LinuxDevCenter.com
oreilly.comSafari Books Online.Conferences.

advertisement


Unix Power Tools
Copying Directory Trees with cp -r

by Jerry Peek
02/03/2000

Some versions of cp have a -r (recursive) flag. It copies all the files in a directory tree -- that is, all the files in a directory and its subdirectories.

The first argument(s) to cp -r can be directory(s) - or, if you name any file(s), they'll be copied just the way they would without the -r. The last argument should be a directory. So, you can use cp -r in two ways:

  • Give cp -r directory(s) to copy. They'll be created as subdirectories of the directory named at the end.

  • Give cp -r file(s) to copy. They'll be copied to the directory named at the end.

Those two methods are really doing the same thing. They're both copying the tail of the first pathname(s) to the end of the last pathname.

  • Here's how to do the copy shown in the figure below. This copies the directory /home/jane, with all its files and subdirectories, and creates a subdirectory named jane in the current directory (.) :

    % cd /work/bkup
    % cp -r /home/jane .
    

  • How can you copy the contents of the subdirectory called data and all its files (but not the subdirectory itself) into a duplicate directory named data.bak? First create the destination directory. That's because the last argument to cp -r must be a directory that already exists:

    % cd /home/jane
    % mkdir data.bak
    % cp -r data/* data.bak
    

    That doesn't copy any files in data whose names start with a dot (.).

  • Figure: Copying /home/jane to Current Directory (/work/bkup) with cp

    Figure of copying directories with cp

  • To copy the subdirectories Sep and Oct and their files, as well as the file Output, from the directory /home/jim/calendar into the current directory (.):

    % cp -r /home/jim/calendar/[SO]* .

    If you use the C shell or bash, you can copy just the directories by using the handy curly brace operators:

    % cp -r /home/jim/calendar/{Sep,Oct} .
    

Some gotchas:

  • Symbolic and hard links are copied as files. That can be good because, at the destination, a symbolic link might point to the wrong place. It can be bad if the link pointed to a really big file; the copy can take a lot of disk space. (In the figure above, notice that the symbolic link in jane's home directory was converted to a file named .setup with a copy of the contents of generic.)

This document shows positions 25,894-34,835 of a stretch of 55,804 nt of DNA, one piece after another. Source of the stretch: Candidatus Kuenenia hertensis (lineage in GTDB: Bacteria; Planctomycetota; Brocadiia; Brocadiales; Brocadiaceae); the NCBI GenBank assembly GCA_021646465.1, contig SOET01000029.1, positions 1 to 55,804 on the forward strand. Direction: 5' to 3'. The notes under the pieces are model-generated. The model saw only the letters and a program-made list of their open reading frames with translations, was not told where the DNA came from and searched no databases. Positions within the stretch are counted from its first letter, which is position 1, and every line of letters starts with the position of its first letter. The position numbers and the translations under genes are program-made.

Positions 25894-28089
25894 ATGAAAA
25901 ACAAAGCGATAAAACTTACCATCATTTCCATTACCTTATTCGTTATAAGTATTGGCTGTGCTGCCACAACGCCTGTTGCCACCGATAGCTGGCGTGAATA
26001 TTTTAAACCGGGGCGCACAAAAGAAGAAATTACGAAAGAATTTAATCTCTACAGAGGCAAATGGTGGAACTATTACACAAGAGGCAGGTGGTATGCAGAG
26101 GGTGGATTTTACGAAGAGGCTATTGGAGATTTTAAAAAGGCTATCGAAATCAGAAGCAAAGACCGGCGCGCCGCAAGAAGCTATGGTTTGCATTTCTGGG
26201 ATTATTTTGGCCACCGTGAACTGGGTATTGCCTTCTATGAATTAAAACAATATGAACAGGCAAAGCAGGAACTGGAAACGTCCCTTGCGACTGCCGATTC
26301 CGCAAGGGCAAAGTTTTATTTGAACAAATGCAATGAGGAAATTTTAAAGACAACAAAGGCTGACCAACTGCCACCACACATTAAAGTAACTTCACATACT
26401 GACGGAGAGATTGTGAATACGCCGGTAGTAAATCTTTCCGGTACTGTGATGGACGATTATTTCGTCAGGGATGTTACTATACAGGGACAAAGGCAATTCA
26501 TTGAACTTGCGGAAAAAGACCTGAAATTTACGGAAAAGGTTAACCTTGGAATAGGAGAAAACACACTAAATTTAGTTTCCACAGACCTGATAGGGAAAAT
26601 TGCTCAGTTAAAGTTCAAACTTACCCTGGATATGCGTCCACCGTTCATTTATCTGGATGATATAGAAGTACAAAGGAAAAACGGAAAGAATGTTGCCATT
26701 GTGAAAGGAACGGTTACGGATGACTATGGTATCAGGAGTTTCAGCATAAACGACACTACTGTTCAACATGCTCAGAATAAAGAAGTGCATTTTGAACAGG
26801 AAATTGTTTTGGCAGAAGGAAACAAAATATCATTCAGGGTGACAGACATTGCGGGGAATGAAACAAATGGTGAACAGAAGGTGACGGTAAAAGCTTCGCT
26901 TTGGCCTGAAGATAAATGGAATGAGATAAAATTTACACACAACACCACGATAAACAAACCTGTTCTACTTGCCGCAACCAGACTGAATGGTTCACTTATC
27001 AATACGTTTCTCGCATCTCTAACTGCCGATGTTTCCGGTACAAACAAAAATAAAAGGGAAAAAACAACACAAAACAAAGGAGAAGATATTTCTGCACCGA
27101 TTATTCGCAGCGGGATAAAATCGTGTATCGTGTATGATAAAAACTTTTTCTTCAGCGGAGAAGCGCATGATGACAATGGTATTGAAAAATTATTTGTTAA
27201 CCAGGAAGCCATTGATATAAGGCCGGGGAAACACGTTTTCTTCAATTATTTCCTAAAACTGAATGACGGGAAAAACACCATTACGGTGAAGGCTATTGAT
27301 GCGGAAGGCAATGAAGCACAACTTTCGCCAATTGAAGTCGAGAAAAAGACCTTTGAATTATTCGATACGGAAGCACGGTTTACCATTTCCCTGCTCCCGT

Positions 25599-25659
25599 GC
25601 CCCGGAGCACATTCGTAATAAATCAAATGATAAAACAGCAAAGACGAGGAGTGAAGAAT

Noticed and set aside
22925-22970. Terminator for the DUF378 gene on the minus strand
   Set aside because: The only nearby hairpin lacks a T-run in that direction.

• On many UNIXes, the copy will be dated at the time you made the copy and may have its permissions set by your umask. If you want the copy to have the original modification time and permissions, add the -p option.

  • cp -r will go into an endless loop if you name a directory in the list to copy from and also as the destination directory. For example, let's say you're copying everything from the current directory into an existing subdirectory named backup, like this:

     
    % cp -r * backup 
    

    Unless your cp -r works differently from the ones I've tried, it will create backup/backup, and backup/backup/backup, and so on. To avoid that, replace the * wildcard with other less-"wild" wildcards. You can also match everything except the destination directory name by using the ksh ! operator, or the tcsh ^ operator.


    Back More Unix Power Tools

     




Linux Online Certification

Linux/Unix System Administration Certificate Series
Linux/Unix System Administration Certificate Series — This course series targets both beginning and intermediate Linux/Unix users who want to acquire advanced system administration skills, and to back those skills up with a Certificate from the University of Illinois Office of Continuing Education.

Enroll today!


Linux Resources
  • Linux Online
  • The Linux FAQ
  • linux.java.net
  • Linux Kernel Archives
  • Kernel Traffic
  • DistroWatch.com


  • Sponsored by: